As a response, IOM has since facilitated virtual in addition to physical assignments. The programme provided (IT) materials, as well as support on the effective use of virtual platforms. Additionally, all diaspora experts received specific training before starting their assignment on how to effectively transfer knowledge online. While some host institutions were open to online collaboration, others were less keen. They pointed to a variety of (perceived) reasons, including a lack of necessary equipment, unstable internet connections as well as the need for the diaspora expert to be present ‘on the ground’

Katie and Charlotte, for the ongoing parts of their research have adjusted their research questions and methods to the new reality. “We look forward to seeing how these new virtual assignments are working in practice,” they note. “We suspect that like with physical placements there will be a lot of variation between assignments […]. A core challenge is really the COVID-19 restrictions in the place of assignment and the ability of the host institution colleagues to complete their work on a daily basis. This is a challenge we can all relate to with school closures, and the increased technical resources needed at home offices.”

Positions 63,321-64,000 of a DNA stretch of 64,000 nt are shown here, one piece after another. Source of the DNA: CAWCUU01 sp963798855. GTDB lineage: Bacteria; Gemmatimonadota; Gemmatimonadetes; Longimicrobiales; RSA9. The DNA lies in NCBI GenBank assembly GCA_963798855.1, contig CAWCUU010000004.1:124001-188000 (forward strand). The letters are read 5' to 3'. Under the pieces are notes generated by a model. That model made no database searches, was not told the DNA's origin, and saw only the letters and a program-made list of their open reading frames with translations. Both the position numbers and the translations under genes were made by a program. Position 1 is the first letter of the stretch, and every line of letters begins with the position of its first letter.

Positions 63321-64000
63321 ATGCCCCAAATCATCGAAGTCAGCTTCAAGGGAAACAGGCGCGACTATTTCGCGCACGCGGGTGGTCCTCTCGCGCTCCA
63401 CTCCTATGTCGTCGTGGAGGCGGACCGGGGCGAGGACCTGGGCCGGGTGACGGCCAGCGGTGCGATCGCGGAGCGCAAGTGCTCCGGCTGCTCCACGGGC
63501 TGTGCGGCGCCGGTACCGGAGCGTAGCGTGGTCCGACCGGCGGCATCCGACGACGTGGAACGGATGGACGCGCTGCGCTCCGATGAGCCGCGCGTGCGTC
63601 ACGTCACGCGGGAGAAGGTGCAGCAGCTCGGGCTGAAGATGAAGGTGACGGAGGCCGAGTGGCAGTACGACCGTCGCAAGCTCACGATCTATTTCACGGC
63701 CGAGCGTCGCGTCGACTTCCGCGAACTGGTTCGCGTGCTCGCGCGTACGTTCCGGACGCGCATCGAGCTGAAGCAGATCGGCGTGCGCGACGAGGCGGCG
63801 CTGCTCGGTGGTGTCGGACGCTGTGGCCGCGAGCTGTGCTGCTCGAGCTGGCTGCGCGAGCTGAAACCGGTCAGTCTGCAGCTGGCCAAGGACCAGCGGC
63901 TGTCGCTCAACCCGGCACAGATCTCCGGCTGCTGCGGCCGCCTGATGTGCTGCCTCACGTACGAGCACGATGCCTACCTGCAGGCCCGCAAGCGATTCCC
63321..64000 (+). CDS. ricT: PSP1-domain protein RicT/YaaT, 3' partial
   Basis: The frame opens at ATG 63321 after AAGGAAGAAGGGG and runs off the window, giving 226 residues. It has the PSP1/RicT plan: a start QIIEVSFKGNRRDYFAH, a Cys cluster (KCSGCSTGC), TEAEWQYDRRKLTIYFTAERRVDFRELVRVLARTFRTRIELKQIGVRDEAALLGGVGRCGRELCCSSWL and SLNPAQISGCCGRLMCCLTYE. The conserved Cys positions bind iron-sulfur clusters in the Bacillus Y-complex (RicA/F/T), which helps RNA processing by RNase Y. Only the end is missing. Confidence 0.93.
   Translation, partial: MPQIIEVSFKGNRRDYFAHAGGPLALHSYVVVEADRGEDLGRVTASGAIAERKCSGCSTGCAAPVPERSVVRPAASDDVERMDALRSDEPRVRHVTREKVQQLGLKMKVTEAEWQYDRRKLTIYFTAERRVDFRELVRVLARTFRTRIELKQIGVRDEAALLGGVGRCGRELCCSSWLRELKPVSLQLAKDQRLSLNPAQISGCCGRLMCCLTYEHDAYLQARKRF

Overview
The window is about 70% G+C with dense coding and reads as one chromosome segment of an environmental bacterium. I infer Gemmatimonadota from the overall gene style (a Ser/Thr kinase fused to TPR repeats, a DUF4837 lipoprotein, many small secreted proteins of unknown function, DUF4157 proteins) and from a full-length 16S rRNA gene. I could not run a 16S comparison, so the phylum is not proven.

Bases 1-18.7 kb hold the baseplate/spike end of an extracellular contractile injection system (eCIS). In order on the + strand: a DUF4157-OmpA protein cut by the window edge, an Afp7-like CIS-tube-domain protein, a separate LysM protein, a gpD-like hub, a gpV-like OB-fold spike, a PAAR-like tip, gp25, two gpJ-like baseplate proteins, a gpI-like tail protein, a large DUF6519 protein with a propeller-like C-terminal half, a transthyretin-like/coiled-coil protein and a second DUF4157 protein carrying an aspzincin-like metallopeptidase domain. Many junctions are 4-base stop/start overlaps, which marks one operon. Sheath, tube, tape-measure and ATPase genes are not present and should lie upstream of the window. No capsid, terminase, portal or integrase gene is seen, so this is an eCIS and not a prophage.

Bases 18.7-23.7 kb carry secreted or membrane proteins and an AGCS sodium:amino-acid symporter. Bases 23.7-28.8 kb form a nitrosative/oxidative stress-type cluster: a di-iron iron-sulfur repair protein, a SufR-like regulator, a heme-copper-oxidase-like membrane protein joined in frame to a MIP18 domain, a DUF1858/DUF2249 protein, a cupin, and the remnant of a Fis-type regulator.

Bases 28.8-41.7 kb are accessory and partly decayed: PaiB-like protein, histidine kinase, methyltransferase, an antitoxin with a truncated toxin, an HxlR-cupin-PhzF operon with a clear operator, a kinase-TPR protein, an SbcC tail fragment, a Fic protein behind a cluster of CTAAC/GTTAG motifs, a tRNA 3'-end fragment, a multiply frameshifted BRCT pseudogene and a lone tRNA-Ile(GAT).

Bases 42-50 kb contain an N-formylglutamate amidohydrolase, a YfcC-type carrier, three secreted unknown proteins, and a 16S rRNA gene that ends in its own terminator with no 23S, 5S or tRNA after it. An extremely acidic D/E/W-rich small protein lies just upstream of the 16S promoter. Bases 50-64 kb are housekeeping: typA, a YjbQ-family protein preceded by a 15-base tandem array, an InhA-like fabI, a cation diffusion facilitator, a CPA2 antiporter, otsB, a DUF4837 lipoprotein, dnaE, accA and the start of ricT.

While the evaluation of CD4D2 is still ongoing and will certainly yield new and more in-depth insights, what can be concluded from the CD4D1 evaluation is that through programmes like CD4D, diaspora experts can make meaningful contributions to knowledge transfer and capacity development in their countries of origin. This does not, however, occur automatically: Diaspora experts need to be able to rely on assistance where needed and a well-structured programme in which they are provided with targeted training and other support. When these elements are in place, including diaspora experts is an effective way to transfer knowledge to and develop the capacity of institutions in their countries of origin.


For more information on the UNU-MERIT evaluation, as well as the latest reports on the CD4D2 programme, please visit this page.